Situated on a tree branch overlooking Fey's tree-sung platform, Amethyst and Magic observed their respective owners and conversed in quiet squeaks.
Amethyst wriggled rather impatiently as she squeaked. ("How long are they going to just sit there? It's been an hour.")
Magic gave the mushroom equivalent of a shrug, having picked up an element of patience from his new owner. ("Until they don't want to anymore, I guess.")
Amethyst looked around at the forest and back down at the cuddling elf and angel below. She squeaked again. ("This is boring.")
Magic squeaked. ("They look comfy though.")
Amethyst experimentally hopped onto Magic's cap and flattened until she resembled more a translucent, purple pancake than a living creature. (*glom*) After a second, she squeaked. ("I don't get it.")
Magic, who had some minor idea of the emotional turmoil his owner had suffered through to get to this point, hastily thought up something to distract his friend and squeaked. ("Hey, I have a new poison.") The mushroom sent a cloud of his new death angel Spore up at the slime.
He sighed in relief as Amethyst delightedly began to consume and analyzed the complex poison. Looking back down at the idyllic scene below, he squeaked the equivalent of "I got you, bro" at Leandriel (who didn't notice but no doubt would have greatly appreciated his pet's heroic fight against the dangerous state of boredom).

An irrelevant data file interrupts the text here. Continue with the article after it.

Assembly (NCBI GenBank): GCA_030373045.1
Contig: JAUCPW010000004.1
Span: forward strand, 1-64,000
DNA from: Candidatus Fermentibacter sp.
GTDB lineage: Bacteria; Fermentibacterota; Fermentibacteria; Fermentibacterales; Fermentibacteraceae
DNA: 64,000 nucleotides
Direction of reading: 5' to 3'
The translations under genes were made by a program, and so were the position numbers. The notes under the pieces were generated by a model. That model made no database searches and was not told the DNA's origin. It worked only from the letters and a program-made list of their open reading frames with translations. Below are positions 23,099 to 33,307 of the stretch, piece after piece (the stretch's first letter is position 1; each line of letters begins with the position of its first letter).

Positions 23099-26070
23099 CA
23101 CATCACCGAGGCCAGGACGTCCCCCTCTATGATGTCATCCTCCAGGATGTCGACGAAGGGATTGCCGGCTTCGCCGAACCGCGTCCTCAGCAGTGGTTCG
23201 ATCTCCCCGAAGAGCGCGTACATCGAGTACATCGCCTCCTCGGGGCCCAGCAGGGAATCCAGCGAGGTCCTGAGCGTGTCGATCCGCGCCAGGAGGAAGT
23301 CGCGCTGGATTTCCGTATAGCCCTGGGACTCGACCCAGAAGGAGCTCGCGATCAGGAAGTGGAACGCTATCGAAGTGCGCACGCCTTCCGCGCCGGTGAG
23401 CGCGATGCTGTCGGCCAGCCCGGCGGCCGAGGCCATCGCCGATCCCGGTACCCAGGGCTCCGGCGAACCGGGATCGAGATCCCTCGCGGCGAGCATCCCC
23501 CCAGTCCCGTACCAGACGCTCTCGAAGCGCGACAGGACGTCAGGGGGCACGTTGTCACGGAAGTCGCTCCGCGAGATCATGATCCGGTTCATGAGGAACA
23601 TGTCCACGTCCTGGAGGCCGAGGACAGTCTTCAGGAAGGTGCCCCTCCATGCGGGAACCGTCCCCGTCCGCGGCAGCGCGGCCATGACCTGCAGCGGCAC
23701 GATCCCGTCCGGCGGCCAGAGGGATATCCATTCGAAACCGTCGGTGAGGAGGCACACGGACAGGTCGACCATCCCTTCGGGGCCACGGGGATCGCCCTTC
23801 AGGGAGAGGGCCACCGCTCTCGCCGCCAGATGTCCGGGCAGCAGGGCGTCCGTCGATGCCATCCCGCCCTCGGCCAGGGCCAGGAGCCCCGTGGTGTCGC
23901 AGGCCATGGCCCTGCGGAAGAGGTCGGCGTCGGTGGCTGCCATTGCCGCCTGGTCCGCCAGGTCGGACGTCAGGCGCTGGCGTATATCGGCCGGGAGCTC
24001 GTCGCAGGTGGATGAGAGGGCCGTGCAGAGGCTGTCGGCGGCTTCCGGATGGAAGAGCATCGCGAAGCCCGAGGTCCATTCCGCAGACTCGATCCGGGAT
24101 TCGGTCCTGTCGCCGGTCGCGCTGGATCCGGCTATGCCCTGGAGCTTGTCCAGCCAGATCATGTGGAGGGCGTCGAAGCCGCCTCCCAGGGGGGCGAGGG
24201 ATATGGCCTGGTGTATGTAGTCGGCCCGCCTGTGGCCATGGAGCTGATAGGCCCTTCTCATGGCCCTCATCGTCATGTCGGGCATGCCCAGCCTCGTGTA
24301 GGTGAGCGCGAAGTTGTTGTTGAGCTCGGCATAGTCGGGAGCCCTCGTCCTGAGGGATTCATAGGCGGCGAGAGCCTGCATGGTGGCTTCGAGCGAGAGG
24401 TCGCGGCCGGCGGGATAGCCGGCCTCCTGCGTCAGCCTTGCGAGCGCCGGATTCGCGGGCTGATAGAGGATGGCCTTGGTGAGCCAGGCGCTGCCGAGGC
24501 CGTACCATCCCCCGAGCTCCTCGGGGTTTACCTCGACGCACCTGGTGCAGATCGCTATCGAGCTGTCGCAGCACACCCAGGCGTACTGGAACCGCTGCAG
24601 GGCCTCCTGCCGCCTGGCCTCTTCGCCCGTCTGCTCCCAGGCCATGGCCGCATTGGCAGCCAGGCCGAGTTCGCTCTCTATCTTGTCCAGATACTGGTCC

Leandriel found himself playing with strands of Fey's long hair, marvelling at their cool, silky texture.
Except for minute shifts in her head position that told him she was aware of what he was doing, he would have guessed she had fallen asleep, having gone quiet and almost doll-like in relaxation. On impulse, he removed her hair tie, allowing the waist-length strands to cascade freely down her back.
Fey did not react except to snuggle closer.
"I did not think you would be so…" he murmured, trailing off to search for the correct word.
Fey stirred, taking several seconds to answer. "Cuddly?" she suggested.
A shrug that he felt more than saw. "I'm not, usually."
"So I should not expect moments like these very often?" he asked, keeping his tone light although the thought disappointed him.
Fey further roused herself enough to lean back to meet his eyes and put a hand on his cheek. "Whenever you want," she said, before tucking herself back against his chest.
Leandriel's arms tightened without conscious intent. He had always been aware of a sense of loneliness throughout his life, but he had not realized there was an element of touch hunger to it until Fey's easy promise struck a chord deep inside him.
He tucked her head under his chin, trying to deal with the onslaught of unfamiliar emotion. Fey quieted again, not protesting his now confining embrace.
He sighed shakily and swore under his breath. The emotional upheavals of the last week were exhausting, even if positive.
Fey nodded as if in agreement, patting his arm in comfort.
It made him laugh. "So if I wanted to sit here all day, you would be fine with that?'
Fey shrugged. "Hey, it's your legs that are going to lose circulation, not mine."